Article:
The technology that can empower medical treatment and predict problems, especially lung cancer, tuberculosis, pneumonia, and pneumothorax – the four major chest diseases, much more accurately than medical practitioners is being developed by Korean technology experts using Artificial Intelligence (AI).
A joint research team consisting of Park Chang-min, a professor of imaging at Seoul National University Hospital and Lunit, a software development company, announced on April 1, that the accuracy rate exceeded 98 percent after applying the Artificial Intelligence auxiliary diagnosis system to diagnose four major chest diseases. The research team explained that the system not only detected lung diseases but also found location.
The assessment of the diagnosis was conducted at Seoul National University Hospital, Boramae Hospital, Kangdong Kyung Hee University Hospital, Eulji University Hospital and Grenoble University Hospital in France. In the assessment, Artificial Intelligence scored over 97 percent on average. In addition, the accuracy of Artificial Intelligence recorded 98.3 percent in a comparative evaluation with 15 doctors, which is higher than 93.2 percent of the pre-scientists in chest imaging. In medical staff, the reading ability was also increased by up to 9 percentage points when assisted by Artificial Intelligence.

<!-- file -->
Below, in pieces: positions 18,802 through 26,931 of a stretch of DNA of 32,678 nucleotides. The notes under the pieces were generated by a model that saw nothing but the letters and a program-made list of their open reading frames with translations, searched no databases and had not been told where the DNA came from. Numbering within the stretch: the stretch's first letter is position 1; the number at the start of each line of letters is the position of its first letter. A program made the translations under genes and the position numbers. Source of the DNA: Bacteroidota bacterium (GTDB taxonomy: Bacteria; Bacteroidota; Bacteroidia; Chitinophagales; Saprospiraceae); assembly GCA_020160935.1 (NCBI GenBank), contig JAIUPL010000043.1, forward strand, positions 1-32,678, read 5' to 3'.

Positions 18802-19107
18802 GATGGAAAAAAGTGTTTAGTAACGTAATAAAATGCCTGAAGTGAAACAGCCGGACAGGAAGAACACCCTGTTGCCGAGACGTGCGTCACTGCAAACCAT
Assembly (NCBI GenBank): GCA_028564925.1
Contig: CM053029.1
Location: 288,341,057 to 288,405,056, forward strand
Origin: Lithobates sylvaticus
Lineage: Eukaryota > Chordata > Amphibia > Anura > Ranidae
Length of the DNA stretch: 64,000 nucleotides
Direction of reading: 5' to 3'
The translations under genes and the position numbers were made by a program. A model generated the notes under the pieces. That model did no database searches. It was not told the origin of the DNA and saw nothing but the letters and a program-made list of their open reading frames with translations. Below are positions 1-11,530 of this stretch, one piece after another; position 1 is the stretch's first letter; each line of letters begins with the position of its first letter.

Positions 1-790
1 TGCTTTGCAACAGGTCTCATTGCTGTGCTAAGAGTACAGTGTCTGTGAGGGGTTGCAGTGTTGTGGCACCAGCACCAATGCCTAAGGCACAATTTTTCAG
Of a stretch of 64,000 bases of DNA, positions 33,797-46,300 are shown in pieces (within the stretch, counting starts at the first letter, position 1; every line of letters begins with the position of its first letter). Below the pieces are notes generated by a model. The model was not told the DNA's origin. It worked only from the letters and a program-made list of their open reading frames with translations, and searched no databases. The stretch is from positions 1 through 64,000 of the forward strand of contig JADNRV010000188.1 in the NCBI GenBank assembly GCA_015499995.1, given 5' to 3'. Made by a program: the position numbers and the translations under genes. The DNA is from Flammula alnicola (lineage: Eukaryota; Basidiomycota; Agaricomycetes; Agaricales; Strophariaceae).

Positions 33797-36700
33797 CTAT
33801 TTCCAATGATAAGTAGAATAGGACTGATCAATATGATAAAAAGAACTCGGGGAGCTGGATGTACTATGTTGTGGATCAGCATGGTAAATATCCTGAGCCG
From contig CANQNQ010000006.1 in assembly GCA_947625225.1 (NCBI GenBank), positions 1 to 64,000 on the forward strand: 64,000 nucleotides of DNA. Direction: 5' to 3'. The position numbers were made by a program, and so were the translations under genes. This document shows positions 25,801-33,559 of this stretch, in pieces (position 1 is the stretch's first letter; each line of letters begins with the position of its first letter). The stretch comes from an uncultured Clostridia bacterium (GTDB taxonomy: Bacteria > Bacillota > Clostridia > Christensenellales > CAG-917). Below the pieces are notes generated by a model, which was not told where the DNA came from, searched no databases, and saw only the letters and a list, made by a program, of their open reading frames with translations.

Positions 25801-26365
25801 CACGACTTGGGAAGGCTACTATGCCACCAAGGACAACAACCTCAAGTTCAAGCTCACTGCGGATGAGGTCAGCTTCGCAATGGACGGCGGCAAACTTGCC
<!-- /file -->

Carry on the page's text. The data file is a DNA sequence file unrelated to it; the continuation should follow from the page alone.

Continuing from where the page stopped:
To develop the Artificial Intelligence system, the research team explained that it used the results of 98,621 chest X-ray imaging data related to the four major chest diseases to learn how to diagnose Artificial Intelligence. This is the same principle that AlphaGo learned about Go.
Early treatment through accurate diagnosis is very important because the four major chest diseases have high frequency and mortality rates worldwide. The system is expected to be used to diagnose actual patients after approval of medical devices by the Ministry of Food and Drug Safety . “The Artificial Intelligence system analyzes X-ray images of patients’ chests and indicates areas where abnormalities are found, and presents the possibility as a probability value,” the research team said. “This will make it easier to diagnose images.”